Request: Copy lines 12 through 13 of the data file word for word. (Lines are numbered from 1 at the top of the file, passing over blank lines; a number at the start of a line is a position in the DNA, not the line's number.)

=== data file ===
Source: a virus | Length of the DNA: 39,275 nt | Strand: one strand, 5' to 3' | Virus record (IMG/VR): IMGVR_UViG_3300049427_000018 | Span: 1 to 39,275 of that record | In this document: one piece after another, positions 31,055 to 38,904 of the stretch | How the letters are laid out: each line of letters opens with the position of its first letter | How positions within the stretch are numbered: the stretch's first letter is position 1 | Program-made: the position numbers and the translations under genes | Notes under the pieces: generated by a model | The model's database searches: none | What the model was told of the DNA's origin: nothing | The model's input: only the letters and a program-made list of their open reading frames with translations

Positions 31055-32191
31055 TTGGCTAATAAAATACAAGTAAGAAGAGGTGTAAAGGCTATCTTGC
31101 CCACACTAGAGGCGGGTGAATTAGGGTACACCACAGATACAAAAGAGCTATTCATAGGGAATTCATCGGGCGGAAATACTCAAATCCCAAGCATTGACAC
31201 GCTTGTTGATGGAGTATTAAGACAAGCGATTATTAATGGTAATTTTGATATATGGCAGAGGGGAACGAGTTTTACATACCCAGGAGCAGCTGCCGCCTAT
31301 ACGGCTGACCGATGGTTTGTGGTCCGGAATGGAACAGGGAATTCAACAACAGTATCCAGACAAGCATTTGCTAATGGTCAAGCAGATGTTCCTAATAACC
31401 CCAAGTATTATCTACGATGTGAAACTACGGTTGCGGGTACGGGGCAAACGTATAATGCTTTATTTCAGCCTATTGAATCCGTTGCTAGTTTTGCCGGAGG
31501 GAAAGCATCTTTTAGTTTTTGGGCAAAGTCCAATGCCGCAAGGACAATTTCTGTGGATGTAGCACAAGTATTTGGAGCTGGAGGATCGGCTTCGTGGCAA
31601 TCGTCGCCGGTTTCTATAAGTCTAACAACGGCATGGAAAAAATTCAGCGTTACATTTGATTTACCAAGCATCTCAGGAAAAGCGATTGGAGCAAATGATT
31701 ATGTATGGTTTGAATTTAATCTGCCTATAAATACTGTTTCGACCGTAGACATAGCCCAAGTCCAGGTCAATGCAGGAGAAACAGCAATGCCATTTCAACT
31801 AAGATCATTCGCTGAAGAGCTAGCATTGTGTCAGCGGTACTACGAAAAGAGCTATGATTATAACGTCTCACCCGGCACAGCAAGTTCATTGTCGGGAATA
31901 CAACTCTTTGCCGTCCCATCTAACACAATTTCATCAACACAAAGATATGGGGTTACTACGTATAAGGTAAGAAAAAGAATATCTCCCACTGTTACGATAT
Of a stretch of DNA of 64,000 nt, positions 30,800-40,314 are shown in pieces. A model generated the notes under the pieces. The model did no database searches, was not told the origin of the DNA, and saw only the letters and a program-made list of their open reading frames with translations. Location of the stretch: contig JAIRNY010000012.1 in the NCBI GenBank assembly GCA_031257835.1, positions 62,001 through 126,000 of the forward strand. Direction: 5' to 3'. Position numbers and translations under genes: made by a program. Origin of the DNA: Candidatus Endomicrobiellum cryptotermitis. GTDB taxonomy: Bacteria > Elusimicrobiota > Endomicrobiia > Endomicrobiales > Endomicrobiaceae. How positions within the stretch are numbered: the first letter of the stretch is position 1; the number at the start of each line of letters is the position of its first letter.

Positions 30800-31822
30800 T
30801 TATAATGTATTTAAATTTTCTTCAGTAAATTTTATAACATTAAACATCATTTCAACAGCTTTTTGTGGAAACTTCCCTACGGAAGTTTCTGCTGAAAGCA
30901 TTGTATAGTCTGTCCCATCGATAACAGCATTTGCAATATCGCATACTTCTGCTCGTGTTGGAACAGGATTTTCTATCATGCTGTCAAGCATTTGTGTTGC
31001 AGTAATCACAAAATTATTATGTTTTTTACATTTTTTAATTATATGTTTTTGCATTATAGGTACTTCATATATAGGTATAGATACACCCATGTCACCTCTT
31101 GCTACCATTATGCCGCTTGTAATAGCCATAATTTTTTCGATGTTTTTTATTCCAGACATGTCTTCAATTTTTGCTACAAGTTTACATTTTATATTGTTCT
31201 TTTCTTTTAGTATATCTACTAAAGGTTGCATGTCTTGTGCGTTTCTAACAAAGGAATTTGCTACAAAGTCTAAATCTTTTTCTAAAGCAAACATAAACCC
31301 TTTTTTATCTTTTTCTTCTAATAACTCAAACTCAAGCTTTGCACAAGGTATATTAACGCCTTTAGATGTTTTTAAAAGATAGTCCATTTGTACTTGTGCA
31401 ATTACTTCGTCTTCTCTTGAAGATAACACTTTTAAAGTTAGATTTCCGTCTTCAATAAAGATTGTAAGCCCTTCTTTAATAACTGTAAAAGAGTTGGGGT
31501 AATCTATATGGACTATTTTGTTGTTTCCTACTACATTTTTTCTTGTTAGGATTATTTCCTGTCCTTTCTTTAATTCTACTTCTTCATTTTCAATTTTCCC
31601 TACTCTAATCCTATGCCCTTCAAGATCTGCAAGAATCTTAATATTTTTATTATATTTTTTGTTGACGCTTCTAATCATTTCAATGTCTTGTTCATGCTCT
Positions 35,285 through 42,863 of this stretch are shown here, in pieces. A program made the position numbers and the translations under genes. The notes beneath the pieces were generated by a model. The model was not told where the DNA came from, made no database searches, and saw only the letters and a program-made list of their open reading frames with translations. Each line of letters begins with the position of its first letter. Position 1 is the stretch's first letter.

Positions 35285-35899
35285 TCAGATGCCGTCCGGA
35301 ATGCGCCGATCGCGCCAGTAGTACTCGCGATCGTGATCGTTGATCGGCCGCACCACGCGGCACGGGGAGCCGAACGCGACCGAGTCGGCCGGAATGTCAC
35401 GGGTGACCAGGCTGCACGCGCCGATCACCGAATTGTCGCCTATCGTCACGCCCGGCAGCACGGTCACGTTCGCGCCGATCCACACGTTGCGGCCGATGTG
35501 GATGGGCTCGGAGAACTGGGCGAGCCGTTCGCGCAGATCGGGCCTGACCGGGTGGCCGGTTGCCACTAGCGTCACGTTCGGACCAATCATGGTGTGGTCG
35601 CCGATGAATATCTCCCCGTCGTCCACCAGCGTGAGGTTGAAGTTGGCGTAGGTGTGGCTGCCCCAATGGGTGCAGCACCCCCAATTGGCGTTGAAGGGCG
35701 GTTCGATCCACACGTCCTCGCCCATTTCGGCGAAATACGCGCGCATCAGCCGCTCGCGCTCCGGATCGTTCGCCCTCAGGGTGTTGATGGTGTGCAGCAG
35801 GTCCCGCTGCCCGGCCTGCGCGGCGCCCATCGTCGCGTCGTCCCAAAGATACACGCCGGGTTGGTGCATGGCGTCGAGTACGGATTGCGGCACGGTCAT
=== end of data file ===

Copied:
31901 CAACTCTTTGCCGTCCCATCTAACACAATTTCATCAACACAAAGATATGGGGTTACTACGTATAAGGTAAGAAAAAGAATATCTCCCACTGTTACGATAT
Of a stretch of DNA of 64,000 nt, positions 30,800-40,314 are shown in pieces. A model generated the notes under the pieces. The model did no database searches, was not told the origin of the DNA, and saw only the letters and a program-made list of their open reading frames with translations. Location of the stretch: contig JAIRNY010000012.1 in the NCBI GenBank assembly GCA_031257835.1, positions 62,001 through 126,000 of the forward strand. Direction: 5' to 3'. Position numbers and translations under genes: made by a program. Origin of the DNA: Candidatus Endomicrobiellum cryptotermitis. GTDB taxonomy: Bacteria > Elusimicrobiota > Endomicrobiia > Endomicrobiales > Endomicrobiaceae. How positions within the stretch are numbered: the first letter of the stretch is position 1; the number at the start of each line of letters is the position of its first letter.